Conscious Choice cover

From the press release: In this ground-breaking new history of early America, historian Robert Zimmerman not only exposes the lie behind The New York Times 1619 Project that falsely claims slavery is central to the history of the United States, he also provides profound lessons about the nature of human societies, lessons important for Americans today as well as for all future settlers on Mars and elsewhere in space.

 
Conscious Choice: The origins of slavery in America and why it matters today and for our future in outer space, is a riveting page-turning story that documents how slavery slowly became pervasive in the southern British colonies of North America, colonies founded by a people and culture that not only did not allow slavery but in every way were hostile to the practice.  
Conscious Choice does more however. In telling the tragic history of the Virginia colony and the rise of slavery there, Zimmerman lays out the proper path for creating healthy societies in places like the Moon and Mars.

 

“Zimmerman’s ground-breaking history provides every future generation the basic framework for establishing new societies on other worlds. We would be wise to heed what he says.” —Robert Zubrin, founder of founder of the Mars Society.

 

Available everywhere for $3.99 (before discount) at Amazon, Barnes & Noble, and all ebook vendors, or direct from the ebook publisher, ebookit. And if you buy it from ebookit you don't support the big tech companies and I get a bigger cut much sooner.


Newly discovered asteroid quasi-moon of Earth

A newly discovered asteroid has a solar orbit that makes it Earth’s constant companion.

As it orbits the sun, this new asteroid, designated 2016 HO3, appears to circle around Earth as well. It is too distant to be considered a true satellite of our planet, but it is the best and most stable example to date of a near-Earth companion, or “quasi-satellite.”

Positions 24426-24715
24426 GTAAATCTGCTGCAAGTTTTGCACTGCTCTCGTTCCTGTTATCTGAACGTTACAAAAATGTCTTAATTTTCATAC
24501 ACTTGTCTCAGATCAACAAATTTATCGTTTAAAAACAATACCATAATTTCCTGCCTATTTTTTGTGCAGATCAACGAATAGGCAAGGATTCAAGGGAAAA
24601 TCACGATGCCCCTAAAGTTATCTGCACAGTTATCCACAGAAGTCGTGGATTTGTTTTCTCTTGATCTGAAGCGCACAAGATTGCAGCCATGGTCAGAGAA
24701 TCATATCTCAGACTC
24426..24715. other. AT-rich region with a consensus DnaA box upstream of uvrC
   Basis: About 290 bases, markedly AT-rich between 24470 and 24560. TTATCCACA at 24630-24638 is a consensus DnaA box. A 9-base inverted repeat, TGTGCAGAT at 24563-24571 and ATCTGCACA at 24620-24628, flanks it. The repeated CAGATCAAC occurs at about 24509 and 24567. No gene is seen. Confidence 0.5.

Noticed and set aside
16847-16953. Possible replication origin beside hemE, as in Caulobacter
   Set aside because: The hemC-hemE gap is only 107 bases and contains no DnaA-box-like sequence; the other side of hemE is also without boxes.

“Since 2016 HO3 loops around our planet, but never ventures very far away as we both go around the sun, we refer to it as a quasi-satellite of Earth,” said Paul Chodas, manager of NASA’s Center for Near-Earth Object (NEO) Studies at the Jet Propulsion Laboratory in Pasadena, California. “One other asteroid — 2003 YN107 — followed a similar orbital pattern for a while over 10 years ago, but it has since departed our vicinity. This new asteroid is much more locked onto us. Our calculations indicate 2016 HO3 has been a stable quasi-satellite of Earth for almost a century, and it will continue to follow this pattern as Earth’s companion for centuries to come.”

The asteroid is thought to be between 120 to 300 feet across.

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3 comments

  • PeterF

    What a great candidate for the first attempt at asteroid mining!

  • LocalFluff

    I haven’t seen any info on what type it is, but its mass and shape will certainly be well determined by radar and its orbit, it might become the best known asteroid and can maybe be reached cheaply by minisats. But at 38 lunar distances when at the closest, it is too a long trip for an Orion and too big to be towed. It doesn’t help the now dead ARM idea.

  • PeterF

    We all know that just a few years ago it was impossible to land a rocket like Flash Gordon. A bureaucratic manager will almost always knee jerk tell you the reasons why something cannot be done. A leader, on the other hand, will weigh possible avenues to accomplish something before telling you your an idiot.
    “I could move the world if I had a long enough lever and somewhere to place a fulcrum”
    Perhaps an experimental solar powered (don’t even suggest nuclear power) ion engined (or solar sail) vehicle can be sent to gently push the rock into geosynchronous orbit? Even if it doesn’t contain refinable material, the mass can become an anchor platform on which can be constructed a permanent space station.

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